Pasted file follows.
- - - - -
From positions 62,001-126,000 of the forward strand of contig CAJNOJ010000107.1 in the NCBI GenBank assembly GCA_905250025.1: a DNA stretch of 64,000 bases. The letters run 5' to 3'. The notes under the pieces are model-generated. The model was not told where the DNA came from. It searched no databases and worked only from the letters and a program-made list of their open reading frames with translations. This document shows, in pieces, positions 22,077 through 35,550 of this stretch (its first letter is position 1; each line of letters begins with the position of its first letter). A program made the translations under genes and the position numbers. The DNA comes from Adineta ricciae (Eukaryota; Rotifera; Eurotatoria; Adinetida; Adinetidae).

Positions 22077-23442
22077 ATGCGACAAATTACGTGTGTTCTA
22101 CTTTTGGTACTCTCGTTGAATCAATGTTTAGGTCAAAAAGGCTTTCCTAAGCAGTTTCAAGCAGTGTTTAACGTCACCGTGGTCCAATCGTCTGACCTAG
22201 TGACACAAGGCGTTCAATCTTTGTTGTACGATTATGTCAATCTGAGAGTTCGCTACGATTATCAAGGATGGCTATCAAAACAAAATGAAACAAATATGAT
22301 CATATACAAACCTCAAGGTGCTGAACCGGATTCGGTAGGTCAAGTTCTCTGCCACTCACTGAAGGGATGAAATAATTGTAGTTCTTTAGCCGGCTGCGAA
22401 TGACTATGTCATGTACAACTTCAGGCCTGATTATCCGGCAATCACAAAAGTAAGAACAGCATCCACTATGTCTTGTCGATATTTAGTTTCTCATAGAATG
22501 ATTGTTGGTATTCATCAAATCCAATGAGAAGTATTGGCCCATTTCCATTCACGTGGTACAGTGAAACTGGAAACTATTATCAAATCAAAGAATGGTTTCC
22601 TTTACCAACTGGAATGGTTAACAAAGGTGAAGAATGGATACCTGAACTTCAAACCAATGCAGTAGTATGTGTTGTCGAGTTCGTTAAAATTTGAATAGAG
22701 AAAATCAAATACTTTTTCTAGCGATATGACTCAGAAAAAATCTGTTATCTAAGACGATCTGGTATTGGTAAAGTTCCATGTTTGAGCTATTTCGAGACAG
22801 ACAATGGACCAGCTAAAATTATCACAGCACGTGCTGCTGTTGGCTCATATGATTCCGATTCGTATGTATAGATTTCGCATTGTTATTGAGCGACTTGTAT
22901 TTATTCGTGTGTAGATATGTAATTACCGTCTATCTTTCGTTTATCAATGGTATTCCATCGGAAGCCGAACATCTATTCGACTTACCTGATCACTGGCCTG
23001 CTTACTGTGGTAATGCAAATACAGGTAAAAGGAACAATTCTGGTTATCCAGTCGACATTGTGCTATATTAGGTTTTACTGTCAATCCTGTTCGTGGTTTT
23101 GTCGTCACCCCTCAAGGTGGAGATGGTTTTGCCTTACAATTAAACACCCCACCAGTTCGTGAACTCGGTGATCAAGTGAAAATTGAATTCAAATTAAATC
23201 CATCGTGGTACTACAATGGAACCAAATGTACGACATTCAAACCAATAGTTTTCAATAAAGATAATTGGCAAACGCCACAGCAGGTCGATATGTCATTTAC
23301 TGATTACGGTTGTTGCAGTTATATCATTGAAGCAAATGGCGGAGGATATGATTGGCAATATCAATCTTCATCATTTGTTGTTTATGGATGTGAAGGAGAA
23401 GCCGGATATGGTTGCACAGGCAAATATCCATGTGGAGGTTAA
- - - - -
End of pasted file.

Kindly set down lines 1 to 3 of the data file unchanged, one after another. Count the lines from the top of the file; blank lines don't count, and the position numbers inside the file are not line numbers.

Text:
From positions 62,001-126,000 of the forward strand of contig CAJNOJ010000107.1 in the NCBI GenBank assembly GCA_905250025.1: a DNA stretch of 64,000 bases. The letters run 5' to 3'. The notes under the pieces are model-generated. The model was not told where the DNA came from. It searched no databases and worked only from the letters and a program-made list of their open reading frames with translations. This document shows, in pieces, positions 22,077 through 35,550 of this stretch (its first letter is position 1; each line of letters begins with the position of its first letter). A program made the translations under genes and the position numbers. The DNA comes from Adineta ricciae (Eukaryota; Rotifera; Eurotatoria; Adinetida; Adinetidae).

Positions 22077-23442
22077 ATGCGACAAATTACGTGTGTTCTA